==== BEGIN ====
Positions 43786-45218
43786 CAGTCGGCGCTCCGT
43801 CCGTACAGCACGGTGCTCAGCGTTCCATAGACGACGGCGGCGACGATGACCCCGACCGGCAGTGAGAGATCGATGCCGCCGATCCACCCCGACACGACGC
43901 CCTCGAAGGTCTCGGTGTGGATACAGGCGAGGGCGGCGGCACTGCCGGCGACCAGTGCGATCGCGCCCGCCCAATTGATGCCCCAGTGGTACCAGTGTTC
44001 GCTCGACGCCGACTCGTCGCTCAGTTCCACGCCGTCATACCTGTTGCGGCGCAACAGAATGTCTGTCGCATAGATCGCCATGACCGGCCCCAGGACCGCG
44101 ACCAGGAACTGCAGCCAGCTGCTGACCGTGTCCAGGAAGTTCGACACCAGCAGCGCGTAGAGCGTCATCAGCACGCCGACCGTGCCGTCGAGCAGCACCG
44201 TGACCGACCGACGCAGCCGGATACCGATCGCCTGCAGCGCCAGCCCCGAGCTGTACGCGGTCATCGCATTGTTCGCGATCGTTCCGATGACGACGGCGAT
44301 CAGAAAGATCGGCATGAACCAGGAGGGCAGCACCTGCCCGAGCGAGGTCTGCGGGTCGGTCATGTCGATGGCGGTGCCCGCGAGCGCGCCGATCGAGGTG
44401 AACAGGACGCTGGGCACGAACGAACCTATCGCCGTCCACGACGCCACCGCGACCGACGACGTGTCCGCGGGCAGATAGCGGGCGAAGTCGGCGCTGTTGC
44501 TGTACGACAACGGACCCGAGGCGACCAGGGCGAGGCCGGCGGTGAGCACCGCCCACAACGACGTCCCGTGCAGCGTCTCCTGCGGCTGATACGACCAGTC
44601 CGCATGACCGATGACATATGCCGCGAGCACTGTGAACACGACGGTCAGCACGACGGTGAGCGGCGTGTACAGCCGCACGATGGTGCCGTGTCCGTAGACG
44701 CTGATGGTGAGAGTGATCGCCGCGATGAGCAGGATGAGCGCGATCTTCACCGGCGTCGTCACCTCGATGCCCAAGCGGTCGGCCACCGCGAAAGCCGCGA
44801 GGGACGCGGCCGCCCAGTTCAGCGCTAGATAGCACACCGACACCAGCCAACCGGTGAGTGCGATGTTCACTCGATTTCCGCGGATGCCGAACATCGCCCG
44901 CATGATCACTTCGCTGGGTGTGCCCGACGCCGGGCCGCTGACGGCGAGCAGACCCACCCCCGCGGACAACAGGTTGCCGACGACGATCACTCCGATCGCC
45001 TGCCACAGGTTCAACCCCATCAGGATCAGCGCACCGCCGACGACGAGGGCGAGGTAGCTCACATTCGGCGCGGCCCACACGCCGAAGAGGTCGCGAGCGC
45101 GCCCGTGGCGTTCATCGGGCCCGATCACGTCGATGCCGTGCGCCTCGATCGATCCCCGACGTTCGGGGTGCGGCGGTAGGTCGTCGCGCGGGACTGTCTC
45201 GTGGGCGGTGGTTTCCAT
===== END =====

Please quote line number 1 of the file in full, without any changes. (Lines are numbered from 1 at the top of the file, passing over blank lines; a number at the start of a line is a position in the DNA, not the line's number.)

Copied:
Positions 43786-45218